The possibility of the House voting favorably to stand up a new Space Force branch under the Air Force in the fiscal year 2020 budget is not inconceivable, Rep. Jim Cooper (D-Tenn.) said March 20.
Cooper, who chairs the House Armed Services Committee’s Strategic Forces subcommittee, said the committee is “on track” to come to agreement on standing up the Space Force this year, during an event at the Washington, D.C.-based Center for Strategic and International Studies.
Two years ago, then-Strategic Forces Subcommittee Ranking Member Cooper joined the subcommittee chair, Rep. Mike Rogers (R-Ala.), in sponsoring a bill that would stand up what was then called the Space Corps. The effort passed the House but was cut during conference negotiations; however, Cooper noted Wednesday that the bill passed 60-1 in committee – “that very rarely happens.”
The proposed Space Force legislation released by the Pentagon in February comes “about as close to our original House bill as you could get,” he said. Still, the House Armed Services Committee will draft their own proposal, he added.
HASC Chairman Adam Smith (D-Wash.) said March 13 that he will work with Cooper and new HASC Strategic Forces Ranking Member Rep. Mike Turner (R-Ohio) “to come up with a proposal for emphasizing space that doesn’t involve creating a whole new bureaucracy.”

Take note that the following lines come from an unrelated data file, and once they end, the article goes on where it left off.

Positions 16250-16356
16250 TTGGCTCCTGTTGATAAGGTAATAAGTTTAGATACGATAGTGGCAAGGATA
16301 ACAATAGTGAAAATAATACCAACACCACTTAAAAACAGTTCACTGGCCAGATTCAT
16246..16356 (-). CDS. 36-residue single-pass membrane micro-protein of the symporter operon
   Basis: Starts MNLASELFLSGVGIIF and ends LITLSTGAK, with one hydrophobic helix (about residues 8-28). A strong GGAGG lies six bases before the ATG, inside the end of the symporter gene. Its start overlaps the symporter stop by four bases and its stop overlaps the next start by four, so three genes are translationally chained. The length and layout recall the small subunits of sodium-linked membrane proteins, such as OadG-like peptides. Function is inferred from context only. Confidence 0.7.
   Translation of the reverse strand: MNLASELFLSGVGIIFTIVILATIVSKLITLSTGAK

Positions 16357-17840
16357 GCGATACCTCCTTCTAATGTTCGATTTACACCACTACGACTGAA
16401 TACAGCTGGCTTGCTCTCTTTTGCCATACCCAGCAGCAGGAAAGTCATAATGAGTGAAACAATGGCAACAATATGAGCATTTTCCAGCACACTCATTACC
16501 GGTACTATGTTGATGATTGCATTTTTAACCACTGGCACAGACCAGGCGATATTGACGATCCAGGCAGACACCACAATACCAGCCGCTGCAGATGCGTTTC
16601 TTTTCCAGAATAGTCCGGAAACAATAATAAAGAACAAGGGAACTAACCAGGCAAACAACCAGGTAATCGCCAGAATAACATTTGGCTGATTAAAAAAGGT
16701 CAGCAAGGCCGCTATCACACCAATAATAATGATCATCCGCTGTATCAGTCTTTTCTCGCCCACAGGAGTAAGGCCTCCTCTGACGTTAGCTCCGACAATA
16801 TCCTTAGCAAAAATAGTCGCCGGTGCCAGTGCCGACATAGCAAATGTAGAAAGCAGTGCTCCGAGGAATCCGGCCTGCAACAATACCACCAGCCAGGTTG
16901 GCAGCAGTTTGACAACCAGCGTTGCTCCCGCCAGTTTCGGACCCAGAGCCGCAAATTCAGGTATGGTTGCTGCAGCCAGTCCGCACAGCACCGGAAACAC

“What I don’t like about the proposal from the White House is it’s too expensive,” Smith said during the McAleese Annual Defense Programs Conference in Washington, D.C. The proposal stated that the Space Force would cost $2 billion over the next five years to stand up the new branch.
The Defense Department included $72 million in the fiscal year 2020 budget to stand up the initial Space Force headquarters at the Pentagon with about 20 people. Acting Defense Secretary Patrick Shanahan said during a later keynote at CSIS Wednesday that the Space Force would contain between 15,000 and 20,000 military and civilian personnel and have a budget the size of U.S. Special Operations Command.
Cooper confirmed that the HASC members would likely take up their own legislation, although he declined to say where changes would be made at this point.
“You can quibble about this element of bureaucracy or that, but the key principles, I think, are there,” he said, adding, “We need to be acquiring state-of-the-art technology and putting it on orbit in record time, and … I mean faster than the” National Reconnaissance Office.
Cooper credited President Trump’s August 2018 declaration to stand up the Space Force for reinvigorating the idea among lawmakers, and noted that more members at this point are aware of the threats to the U.S. government’s space infrastructure and the need to invest in it. While he acknowledged the future is hard to predict — and there’s still the Senate hurdle — “After the 60-1 vote … I think the prospects could hardly be brighter” to get a Space Force passed in the House, he said.
Additional Reporting by Dan Leone.